Nobel Prize for Evil, 2014

Among those nominated this year will be Saddam Jamal, a Muslim, who rounded up a Muslim family and made the parents watch while he ordered their sons to be beheaded. He then stuck the heads on a school door before killing the parents. (Reported by Ruth Sherlock for the Daily Telegraph who covers this conflict). In earlier years, a Nobel nominee had been the Yugoslav soldier who placed a live baby in an oven and cooked her.

These acts are so outrageous that in my view the perpetrators are uncivilized, and do not approach 21st  century standards of humanity. I am aware that other horrific killings have occurred on a single and mass scale and not just in ancient times. But some statement of abhorrence and decision not to let these actions go unnoticed is required. The public has to be constantly reminded of them, so that it is clear when these acts are performed, and that they are unacceptable.

There are two dimensions to the Middle Eastern conflict, a religious war between Muslims, Christians and Jews, and an intra-faith conflict within each of these religions, especially for Christians and Muslims. The first has been going on since the eleventh century starting with the crusades. It flares up from time to time and is one dimension of the present conflict, mainly with terrorist-type attacks in places like New York, London and Madrid, airline and liner high jackings, attacks on western military personnel and tourists. Social media combined with low transportation and communications costs aid these attacks.

But what is taking place in the witches cauldron of the Middle East is a conflict between different brands of the Muslim faith, the Sunni and Shia and divisions within each of these. Christians and Jews get drawn in because they live in the region, often as the unwanted neighbors of Muslims. At other times, Christians have had intra-faith disputes such as between Protestants and Catholics, which underlay centuries of fighting between England, France and Ireland. The British monarch is now head of the Church of England, as a result of a lengthy dispute with Rome which resulted in Thomas More being beheaded. In earlier times, those convicted for various deeds were hung, drawn and quartered in public.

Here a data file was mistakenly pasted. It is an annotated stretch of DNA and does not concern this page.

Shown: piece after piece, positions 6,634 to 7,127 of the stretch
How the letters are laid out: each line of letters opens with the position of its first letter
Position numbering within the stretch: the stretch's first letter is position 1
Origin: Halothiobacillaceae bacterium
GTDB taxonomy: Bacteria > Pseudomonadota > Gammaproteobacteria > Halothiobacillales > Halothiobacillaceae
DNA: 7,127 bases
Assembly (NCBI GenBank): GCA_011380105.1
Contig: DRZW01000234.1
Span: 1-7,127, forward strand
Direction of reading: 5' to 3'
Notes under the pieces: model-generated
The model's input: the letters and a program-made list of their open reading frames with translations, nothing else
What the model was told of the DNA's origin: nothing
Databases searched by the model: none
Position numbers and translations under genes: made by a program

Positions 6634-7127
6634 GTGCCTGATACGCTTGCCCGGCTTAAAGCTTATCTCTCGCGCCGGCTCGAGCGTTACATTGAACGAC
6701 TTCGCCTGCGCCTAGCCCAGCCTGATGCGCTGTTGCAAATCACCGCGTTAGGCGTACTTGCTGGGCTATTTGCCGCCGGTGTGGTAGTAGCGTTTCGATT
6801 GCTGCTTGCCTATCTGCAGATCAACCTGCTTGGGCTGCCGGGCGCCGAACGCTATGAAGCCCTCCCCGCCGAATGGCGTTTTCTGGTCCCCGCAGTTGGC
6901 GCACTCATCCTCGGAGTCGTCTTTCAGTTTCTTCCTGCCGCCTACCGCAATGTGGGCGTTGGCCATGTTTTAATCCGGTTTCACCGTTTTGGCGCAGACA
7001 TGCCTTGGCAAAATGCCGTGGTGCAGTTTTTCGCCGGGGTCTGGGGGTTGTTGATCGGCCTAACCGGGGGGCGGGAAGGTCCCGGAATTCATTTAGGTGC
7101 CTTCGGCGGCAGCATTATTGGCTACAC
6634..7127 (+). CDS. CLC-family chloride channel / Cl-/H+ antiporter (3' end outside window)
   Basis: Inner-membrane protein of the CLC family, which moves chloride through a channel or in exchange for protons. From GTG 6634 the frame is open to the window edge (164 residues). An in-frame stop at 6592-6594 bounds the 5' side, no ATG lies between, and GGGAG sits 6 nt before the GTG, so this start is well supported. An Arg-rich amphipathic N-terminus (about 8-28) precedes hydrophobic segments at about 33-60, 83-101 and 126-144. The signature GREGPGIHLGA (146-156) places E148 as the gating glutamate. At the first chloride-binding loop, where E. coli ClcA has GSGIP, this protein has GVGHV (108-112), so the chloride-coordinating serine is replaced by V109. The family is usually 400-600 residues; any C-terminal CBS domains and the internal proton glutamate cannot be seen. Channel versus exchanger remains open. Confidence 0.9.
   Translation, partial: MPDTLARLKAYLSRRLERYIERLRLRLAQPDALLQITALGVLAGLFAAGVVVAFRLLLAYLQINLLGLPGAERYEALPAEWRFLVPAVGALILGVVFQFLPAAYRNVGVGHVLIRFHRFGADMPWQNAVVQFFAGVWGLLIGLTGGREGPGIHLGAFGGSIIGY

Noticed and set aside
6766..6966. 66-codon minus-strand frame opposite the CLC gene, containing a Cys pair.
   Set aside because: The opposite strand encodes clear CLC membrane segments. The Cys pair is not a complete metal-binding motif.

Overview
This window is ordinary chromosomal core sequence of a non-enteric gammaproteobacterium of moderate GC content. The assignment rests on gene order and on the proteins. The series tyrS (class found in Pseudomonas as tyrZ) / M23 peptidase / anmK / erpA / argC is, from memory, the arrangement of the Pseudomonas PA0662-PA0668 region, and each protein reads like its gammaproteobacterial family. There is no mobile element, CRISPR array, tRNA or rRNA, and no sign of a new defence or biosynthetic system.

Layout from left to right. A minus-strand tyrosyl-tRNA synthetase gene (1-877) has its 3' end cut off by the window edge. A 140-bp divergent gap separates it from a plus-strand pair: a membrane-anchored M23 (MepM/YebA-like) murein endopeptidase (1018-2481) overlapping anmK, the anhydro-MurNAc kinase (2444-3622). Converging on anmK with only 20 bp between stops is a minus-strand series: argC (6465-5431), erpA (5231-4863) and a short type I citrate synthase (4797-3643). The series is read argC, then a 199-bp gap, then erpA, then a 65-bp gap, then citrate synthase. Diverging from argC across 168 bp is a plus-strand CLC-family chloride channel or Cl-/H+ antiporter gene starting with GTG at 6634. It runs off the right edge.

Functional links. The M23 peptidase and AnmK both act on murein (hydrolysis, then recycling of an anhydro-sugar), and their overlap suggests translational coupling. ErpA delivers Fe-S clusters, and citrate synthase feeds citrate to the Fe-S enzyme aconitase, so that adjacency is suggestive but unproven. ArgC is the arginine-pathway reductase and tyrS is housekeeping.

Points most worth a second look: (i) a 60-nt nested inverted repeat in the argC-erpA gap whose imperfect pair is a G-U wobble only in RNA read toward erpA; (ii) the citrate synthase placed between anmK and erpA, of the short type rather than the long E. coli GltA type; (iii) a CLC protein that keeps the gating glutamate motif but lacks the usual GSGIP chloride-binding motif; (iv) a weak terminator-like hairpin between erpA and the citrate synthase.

Evil actions are seen relative to the standards which apply at the time they occur. This is not an excuse for the past, but there is need to support today’s standards of civilization and condemn certain actions as being unacceptable.

Valiant attempts are made with the UN Responsibility to Protect Convention and the 1949 Geneva Convention concerning the conduct of war including the treatment of prisoners. It is as though rules were drawn up for a soccer game, but unlike soccer, the conflict game today has no enforceable rules and no referee to penalize the players. The strongest or best equipped wins with whatever means are available. Persons like Saddam Jamal are free to do as they please, and have to be treated by today’s civilized countries as common and despicable criminals.


One Response to “Nobel Prize for Evil, 2014”

  1. Pamela Siekierski Says:

    I watched the Giller this week “sans” Jian Ghomeshi yet another example of cruelty and rampant mental illness. There was a great quote from the winner which has stayed with me and seems appropriate for these times. Let’s go forth and undo harm. Let’s go forth and do.

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